Politics of obesity

by Rob Horning

11 January 2006


Steven Shapin’s New Yorker book review of some recent dieting memoirs makes the requisite points about the difference between what physiological health and social mores, pointing out that contempt for obesity is less a health issue than a moral issue. Right or wrong, fair or unfait, fat serves as a instantaneous proxy for lack of self-control and laziness, and while the health risks of obesity may be exaggerated, the repulsion many feel toward the overweight is not. In fact, hating “fat people” may be a way of hating women and minorities (who are disproportionately overweight by BMI standards) and feeling like a health-conscious hero instead of a bigot. Or weight, like race, may be an issue of class in disguise.

Shapin points out that “the key to the spread of obesity in America is technology-produced abundance. There are a lot of calories around; they’re cheaper than they ever were; and they’re more accessible as we move about in the course of a day. Our genetic constitution, having evolved in scarcity, was designed to store up as much fatty tissue as possible in rare periods of plenty, and, since we now live in permanent glut, nature has programmed us for obesity, some of us more than others.” In other words, we produce more than we need in order to grow profits for capital, and the consequences of that growth is padding the bones and weighing down the lives of Americans who can’t afford to complement their overindulgence with robotic exercise, the systematic destruction of productive capacity. Overweight people are an inevitable conseqeunce of social relations out of sync with biological parameters. That we then blame them for it merely adds insult to injury.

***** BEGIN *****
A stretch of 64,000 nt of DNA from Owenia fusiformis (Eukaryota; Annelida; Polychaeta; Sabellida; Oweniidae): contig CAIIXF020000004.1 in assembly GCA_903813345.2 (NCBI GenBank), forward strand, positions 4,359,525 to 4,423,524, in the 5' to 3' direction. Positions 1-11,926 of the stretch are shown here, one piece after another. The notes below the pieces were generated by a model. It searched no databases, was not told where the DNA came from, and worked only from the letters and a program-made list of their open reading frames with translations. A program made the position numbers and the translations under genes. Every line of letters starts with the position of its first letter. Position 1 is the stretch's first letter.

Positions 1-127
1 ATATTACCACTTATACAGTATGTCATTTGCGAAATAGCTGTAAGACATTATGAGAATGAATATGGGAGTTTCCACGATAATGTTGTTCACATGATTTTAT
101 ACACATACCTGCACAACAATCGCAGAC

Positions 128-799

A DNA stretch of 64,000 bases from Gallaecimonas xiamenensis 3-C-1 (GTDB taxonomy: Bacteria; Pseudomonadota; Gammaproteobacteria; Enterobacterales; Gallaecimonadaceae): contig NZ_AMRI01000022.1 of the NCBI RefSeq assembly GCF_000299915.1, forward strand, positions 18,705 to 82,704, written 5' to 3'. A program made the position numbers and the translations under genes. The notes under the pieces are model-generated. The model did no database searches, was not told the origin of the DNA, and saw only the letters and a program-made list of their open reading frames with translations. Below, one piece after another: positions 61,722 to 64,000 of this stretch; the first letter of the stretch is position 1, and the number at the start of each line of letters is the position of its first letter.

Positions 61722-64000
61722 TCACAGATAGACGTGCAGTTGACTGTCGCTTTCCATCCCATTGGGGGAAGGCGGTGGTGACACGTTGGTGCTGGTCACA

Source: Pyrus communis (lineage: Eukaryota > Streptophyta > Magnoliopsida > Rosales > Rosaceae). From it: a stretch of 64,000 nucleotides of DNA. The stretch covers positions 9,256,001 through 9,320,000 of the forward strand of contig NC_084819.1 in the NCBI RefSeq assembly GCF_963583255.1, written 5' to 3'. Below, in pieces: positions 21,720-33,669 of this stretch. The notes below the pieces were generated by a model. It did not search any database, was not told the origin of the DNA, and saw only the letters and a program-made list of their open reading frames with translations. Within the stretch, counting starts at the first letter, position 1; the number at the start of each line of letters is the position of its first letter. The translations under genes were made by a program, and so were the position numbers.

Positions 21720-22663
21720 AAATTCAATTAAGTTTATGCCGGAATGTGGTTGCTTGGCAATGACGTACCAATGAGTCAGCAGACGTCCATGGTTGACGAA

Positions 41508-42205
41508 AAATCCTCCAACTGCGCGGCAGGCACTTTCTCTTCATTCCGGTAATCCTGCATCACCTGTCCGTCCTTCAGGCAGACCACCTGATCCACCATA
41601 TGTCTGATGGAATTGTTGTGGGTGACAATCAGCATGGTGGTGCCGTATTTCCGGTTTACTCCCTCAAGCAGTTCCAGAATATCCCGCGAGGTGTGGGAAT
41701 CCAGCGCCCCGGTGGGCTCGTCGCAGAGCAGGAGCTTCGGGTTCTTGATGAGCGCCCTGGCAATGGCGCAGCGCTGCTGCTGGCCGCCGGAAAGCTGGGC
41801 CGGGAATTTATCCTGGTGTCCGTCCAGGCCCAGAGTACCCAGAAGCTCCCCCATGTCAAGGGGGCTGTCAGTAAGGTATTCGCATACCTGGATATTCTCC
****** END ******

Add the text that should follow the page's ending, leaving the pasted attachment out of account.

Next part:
Techonology not only allows us to produce more than is needed, but it changes lifestyles to encourage mindless, desocialized consumption, removing from eating the ritualized elements that once sanctified and controlled it. We don’t share meals anymore, and the solitude of eating means we eat uncontrollably. “The social setting was understood to set moral limits on consumption. The shared meal marked the beginning and the end of eating: there was a time to eat and a time to stop. The meal defined the when, the what, the how, the how long, and the how much. You adjusted your consumption to those who were eating with you. You didn’t have exactly what you wanted, exactly when you wanted it, and exactly as much as you might want. The marking, ordering, and, above all, limiting character of the shared meal remained largely intact into the twentieth century” But in the 21st century, that shared meal has nearly disappeared along with many of the other communal activities that once rooted society. The solitary meal is convenient—you eat what you want when you want—and thus it conforms to the general rule of technology, which seeks to atomize us, isolate us, leave us to our own devices, all in the name of making things more convenient for us. (Shapin suggests the car cupholder as the quintessential symbol of our culture, parallels the conclusions drawn in a Harper’s “Annotation” piece on Campbell’s soup-to-go.) Ironically, conveninence leads to sloth and obesity, which is rather inconvenient when it comes to having a social life; thus the pursuit of convenience reinforces the rejection of social life upon which it is premised. Get fat, become unpopular, and then take solace in how convenient your unpopularity has made you.

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